Power Of 3 - Is One Business Meeting Enough?

Power Of 3 – Is One Business Meeting Enough?

One Is Often Not Enough

In business, we’re trained to make decisions logically, rationalising the benefits of a business proposal using a compelling recommendation supported by a robust business case. Often a single business meeting to review a commercial, credible, concise and clear-cut presentation is enough to get feedback and buy-in.

Yet, in real life, some business decisions can be more emotional in nature, particularly those that involve some element of personal risk, such as:

  • ‘It might negatively impact my team’s sales or profit performance’
  • ‘It might result in me losing some of my power base’
  • ‘It might force me to do something that my peers or boss would disapprove of’.

In my experience, this emotional angle is as true for senior managers as it is for others, causing some senior managers to be helpful, some to be elusive, and some to be downright difficult.


Power Of 3

When emotional concerns exist, one business meeting outlining a logical, compelling recommendation and a robust business case is unlikely to be enough. Rather than trying to bulldoze senior managers into agreeing to the recommendations in one meeting, marketers may need a series of meetings to listen to and understand their issues, find ways to address their concerns, and give them time and space to think the issues through.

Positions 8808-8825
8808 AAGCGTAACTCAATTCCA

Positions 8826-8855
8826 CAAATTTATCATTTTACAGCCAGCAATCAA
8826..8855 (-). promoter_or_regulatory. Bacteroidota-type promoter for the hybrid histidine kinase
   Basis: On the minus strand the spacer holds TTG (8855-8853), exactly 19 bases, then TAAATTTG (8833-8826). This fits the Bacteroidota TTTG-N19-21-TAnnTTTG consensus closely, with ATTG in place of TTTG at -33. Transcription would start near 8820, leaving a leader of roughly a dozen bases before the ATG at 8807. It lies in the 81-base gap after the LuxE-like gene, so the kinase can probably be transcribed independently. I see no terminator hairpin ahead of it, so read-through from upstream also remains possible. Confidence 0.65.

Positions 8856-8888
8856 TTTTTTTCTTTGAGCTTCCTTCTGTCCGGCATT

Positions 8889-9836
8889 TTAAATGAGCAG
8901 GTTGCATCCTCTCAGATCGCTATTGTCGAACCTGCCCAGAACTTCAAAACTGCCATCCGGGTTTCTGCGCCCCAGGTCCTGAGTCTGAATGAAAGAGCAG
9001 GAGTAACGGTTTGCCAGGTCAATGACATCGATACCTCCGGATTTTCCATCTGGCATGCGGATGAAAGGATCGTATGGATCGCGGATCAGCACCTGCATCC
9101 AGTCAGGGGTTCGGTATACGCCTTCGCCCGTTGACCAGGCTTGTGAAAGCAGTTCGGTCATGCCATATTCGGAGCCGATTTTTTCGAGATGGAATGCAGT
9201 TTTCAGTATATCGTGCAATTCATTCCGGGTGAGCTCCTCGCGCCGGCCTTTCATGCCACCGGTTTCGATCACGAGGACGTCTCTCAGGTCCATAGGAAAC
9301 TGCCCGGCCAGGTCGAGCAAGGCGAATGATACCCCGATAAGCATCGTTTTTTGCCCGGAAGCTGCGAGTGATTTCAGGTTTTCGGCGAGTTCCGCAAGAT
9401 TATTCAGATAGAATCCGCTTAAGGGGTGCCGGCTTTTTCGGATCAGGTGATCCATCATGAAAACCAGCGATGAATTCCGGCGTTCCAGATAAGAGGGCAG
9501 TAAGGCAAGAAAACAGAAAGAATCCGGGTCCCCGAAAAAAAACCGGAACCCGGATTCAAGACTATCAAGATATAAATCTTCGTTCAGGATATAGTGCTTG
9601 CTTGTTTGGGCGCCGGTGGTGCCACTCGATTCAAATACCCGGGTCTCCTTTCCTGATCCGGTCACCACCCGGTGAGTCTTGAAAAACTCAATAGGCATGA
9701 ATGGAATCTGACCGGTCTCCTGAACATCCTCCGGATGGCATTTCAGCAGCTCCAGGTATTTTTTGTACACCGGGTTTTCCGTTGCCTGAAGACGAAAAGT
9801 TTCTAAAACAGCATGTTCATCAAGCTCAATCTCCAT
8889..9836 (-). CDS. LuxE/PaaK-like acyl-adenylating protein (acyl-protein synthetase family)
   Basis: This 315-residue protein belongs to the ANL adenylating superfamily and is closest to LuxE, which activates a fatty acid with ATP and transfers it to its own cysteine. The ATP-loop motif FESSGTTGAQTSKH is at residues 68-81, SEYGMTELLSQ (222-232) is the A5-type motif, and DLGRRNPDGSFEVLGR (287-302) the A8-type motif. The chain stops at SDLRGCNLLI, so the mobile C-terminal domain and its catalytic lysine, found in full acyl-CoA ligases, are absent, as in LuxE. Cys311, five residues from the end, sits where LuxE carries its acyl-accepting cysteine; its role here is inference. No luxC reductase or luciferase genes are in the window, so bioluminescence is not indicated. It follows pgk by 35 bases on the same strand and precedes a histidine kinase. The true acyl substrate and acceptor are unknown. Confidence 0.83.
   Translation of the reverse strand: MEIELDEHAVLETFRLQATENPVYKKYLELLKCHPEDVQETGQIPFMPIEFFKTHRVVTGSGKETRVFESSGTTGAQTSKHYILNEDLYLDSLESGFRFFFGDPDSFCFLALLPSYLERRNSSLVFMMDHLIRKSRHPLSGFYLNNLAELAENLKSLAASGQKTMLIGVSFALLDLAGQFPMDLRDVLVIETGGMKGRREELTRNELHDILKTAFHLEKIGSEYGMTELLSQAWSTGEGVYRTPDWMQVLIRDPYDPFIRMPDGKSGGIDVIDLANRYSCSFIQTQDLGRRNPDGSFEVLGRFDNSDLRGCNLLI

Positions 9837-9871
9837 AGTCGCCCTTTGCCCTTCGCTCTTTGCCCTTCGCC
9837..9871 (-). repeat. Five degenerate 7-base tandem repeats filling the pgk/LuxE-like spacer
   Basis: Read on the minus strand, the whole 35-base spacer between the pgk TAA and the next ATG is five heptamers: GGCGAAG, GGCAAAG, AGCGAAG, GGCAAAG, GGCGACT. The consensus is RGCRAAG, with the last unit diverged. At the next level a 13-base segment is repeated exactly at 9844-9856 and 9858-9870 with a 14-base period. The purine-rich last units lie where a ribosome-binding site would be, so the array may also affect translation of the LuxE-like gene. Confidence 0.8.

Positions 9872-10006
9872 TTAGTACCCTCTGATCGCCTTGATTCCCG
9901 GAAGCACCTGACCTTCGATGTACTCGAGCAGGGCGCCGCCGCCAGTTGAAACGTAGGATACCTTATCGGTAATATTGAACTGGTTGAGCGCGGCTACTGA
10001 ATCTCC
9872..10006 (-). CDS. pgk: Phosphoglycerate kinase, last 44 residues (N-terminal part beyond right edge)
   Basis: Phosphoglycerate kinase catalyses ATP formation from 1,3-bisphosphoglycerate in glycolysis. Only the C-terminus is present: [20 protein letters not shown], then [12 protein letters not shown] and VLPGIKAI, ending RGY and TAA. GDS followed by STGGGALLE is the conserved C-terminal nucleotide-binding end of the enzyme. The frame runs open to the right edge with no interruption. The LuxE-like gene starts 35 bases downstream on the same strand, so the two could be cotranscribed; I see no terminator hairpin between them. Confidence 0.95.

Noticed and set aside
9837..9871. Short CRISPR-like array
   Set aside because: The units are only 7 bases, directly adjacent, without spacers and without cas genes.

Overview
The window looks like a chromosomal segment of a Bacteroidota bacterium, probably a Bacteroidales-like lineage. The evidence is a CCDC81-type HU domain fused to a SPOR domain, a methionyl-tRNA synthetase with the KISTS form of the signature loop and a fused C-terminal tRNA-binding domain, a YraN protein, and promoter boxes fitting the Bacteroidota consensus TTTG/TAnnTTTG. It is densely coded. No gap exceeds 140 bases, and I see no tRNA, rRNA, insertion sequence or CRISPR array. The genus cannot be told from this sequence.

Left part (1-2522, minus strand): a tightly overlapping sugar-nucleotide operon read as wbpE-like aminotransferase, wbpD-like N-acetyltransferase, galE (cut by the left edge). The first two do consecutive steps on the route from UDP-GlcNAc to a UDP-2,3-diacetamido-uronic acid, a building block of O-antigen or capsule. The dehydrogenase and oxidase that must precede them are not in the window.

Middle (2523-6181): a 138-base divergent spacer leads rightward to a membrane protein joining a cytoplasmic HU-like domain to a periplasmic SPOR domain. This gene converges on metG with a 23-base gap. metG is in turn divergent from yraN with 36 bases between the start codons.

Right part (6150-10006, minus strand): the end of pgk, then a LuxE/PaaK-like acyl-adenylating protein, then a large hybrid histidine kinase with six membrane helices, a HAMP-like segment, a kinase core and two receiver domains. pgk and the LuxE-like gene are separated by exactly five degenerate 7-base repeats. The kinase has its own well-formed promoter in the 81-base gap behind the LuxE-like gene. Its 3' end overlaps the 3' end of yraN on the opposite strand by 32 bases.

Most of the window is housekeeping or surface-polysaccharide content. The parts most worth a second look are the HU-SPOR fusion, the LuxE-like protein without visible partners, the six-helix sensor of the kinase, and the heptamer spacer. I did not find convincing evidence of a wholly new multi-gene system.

Take, for instance, a large global project involving the migration of three local brands to a global brand. Understandably, local Board members were apprehensive that a brand name change would result in them being taken over by the global team and losing their local power base. During the first local brand migration workshop, the situation became so fraught that the local Chief Marketing Officer who had launched the original brand was so incensed that she exclaimed, “Stop, you’re killing my baby.”

Having now done a number of brand migration projects I’ve noticed that it typically takes three workshops to get teams on-board and comfortable:

  • In the first workshop, their reaction and hope is that the whole issue will go away.
  • In the second workshop, they recognise that someone senior must be supporting the initiative as “You’re here again”.
  • In the third workshop, they start to see the upsides of a brand migration, such as the incremental local country investment enabling them to action their pet projects.

In Summary 

In more emotionally charged situations, one business meeting is often not enough to get buy-in. Instead, it’s important to take the time to listen to, understand and respect the concerns of those who will be affected – as well as give senior managers time and space to think the issues through.

By planning a series of meetings – with three meetings often giving the team the space they need to get comfortable with an idea. Marketers can bring the underlying emotional issues to light and more easily find a win-win solution that is mutually acceptable.

  See Ruth’s blog on ‘Dealing With Challenging Managers’ Connect with Ruth on LinkedIn here.